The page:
The choice to disallow an inconsistent read between the initial and JIT load, is one of carefulness, the platform could easily ignore this inconsistency, either by updating the records value or simply ignoring it. Currently, we do not allow this to be overwritten, but if enough demand exists, we could provide it as an option on the LoadFields method.
The curious reader might question what happens if an unloaded field changed in-between initial and JIT load? It was decided that since that value could not have been observed on the record, it is allowed that an unread value is updated. Thereby, after a JIT load, the record can have values from a previous view of the row and new view.
Concurrency changes are essentially the same as above, just done by another session. They will happen on tables that are often changed. Here locking will solve the problem of concurrency issues but will lead to waiting for other sessions.
JIT load error #
The other type of runtime error thrown by JIT loads is the more “generic” JIT load error. While it technically covers all sorts of transient errors, in regard to the function of Partial Records only the permanent error matter, and only it will be elucidated in this section.
The permanent error that will be observed when a JIT load error occurs is that the underlying row in the database has been deleted (or renamed) in-between the initial and JIT load. This is the simplest presentation of why JIT loads cannot be guaranteed to succeed that I have found and is therefor the crutch to lean on.
To limit the occurrence of it the platform has inserted a platform implicit JIT load before calling Delete, DeleteAll, or Rename, so that after deleting the row the reader doesn’t cause a JIT load that would be guaranteed to fail.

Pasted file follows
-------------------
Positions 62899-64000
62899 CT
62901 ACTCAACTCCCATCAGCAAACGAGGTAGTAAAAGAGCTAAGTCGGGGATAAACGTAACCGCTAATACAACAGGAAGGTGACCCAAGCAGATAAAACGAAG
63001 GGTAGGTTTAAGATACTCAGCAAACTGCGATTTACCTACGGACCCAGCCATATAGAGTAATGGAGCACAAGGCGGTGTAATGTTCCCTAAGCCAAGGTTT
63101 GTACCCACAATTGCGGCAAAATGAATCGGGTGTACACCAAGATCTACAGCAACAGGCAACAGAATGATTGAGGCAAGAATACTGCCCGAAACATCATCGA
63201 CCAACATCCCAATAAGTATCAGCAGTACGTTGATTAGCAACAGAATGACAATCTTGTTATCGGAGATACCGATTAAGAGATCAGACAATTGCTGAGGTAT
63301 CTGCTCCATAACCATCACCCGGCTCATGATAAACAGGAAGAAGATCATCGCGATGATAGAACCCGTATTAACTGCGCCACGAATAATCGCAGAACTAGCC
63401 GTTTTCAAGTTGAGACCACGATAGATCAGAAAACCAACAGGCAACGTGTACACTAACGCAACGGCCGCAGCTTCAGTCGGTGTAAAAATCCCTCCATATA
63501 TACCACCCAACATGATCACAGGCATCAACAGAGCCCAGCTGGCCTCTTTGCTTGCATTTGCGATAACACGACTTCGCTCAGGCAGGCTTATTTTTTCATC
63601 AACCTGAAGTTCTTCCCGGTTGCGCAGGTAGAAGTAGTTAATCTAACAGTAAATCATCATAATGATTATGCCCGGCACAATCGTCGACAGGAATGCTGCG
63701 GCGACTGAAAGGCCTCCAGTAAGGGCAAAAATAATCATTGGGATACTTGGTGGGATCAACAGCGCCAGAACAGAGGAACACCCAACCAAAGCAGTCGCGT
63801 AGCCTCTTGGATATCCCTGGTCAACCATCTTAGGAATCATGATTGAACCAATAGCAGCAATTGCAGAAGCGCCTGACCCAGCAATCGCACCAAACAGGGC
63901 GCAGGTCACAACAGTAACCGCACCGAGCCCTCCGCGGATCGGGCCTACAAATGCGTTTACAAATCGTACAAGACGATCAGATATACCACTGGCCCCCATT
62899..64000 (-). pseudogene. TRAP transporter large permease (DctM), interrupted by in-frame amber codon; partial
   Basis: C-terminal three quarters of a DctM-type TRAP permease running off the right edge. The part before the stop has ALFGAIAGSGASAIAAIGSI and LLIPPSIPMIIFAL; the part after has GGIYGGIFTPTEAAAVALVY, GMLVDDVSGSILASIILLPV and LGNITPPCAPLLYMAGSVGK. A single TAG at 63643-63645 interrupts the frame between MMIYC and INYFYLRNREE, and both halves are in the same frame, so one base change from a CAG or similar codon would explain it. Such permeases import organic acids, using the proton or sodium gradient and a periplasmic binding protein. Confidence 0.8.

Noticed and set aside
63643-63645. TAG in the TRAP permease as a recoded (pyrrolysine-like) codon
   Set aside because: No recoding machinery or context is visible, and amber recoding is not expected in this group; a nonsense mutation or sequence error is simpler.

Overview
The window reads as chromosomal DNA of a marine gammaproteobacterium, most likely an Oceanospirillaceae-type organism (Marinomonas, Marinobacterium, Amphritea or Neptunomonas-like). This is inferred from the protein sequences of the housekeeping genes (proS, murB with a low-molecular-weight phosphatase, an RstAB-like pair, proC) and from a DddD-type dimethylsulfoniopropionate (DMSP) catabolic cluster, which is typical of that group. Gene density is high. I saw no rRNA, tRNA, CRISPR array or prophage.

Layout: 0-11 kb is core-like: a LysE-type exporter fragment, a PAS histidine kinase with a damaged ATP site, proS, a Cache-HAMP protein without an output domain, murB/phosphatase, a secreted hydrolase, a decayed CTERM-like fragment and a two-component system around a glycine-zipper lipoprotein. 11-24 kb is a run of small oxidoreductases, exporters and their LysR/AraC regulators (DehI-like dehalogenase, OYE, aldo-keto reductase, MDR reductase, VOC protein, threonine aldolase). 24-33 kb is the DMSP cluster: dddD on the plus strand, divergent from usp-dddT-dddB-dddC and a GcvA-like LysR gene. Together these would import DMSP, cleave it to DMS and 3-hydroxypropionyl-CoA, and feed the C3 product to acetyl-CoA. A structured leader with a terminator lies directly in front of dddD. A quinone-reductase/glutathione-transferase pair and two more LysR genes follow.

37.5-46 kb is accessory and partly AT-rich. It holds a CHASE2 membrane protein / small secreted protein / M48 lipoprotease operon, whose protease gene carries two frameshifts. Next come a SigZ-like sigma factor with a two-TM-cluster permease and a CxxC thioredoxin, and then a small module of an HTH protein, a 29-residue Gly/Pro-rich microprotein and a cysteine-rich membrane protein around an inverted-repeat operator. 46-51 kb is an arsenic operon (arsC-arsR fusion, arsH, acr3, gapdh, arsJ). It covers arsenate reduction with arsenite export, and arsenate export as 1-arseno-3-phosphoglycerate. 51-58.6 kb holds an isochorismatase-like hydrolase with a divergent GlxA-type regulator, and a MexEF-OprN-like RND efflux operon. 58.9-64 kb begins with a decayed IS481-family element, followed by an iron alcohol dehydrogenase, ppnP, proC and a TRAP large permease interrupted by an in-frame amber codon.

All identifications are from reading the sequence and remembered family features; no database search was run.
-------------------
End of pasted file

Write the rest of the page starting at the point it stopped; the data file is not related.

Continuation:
local procedure TriggerJITLoadErrorViaDelete() var rec0: Record Customer; rec1: Record Customer; begin rec0.SetLoadFields(rec0.Address); rec0.FindFirst(); rec0.Delete(); // Triggers platform implicit JIT load. Message(rec0.Country); // Doesn't trigger JIT load because of above platform implicit JIT. rec0.Reset(); rec0.SetLoadFields(rec0.Address); rec0.FindLast(); rec1.FindLast(); // Triggers platform implicit JIT load on rec1, but rec0 still has the old record view. rec1.Delete(); Message(rec0.Country); // Triggers JIT load which fails cause record has been deleted. end;
Listing 5: Shows the behavior of platform implicit JIT loads and JIT load failures from a deleted row in the database.
To all the AL developers who have asked for more examples, I hope this twist still satisfies your request. With the majority of bad ways to use Partial Records shown here, I expect to see great applications of Partial Records in the wild.
A side note on language design, we, the language developers aren’t infinitely creative (or wise), we cannot foresee all possible usages of our features. It is up to our users to be truly creative, testing the limits and finding interesting combinations. So, if you find yourself being overly creative with Partial Records, please tweet at me 😊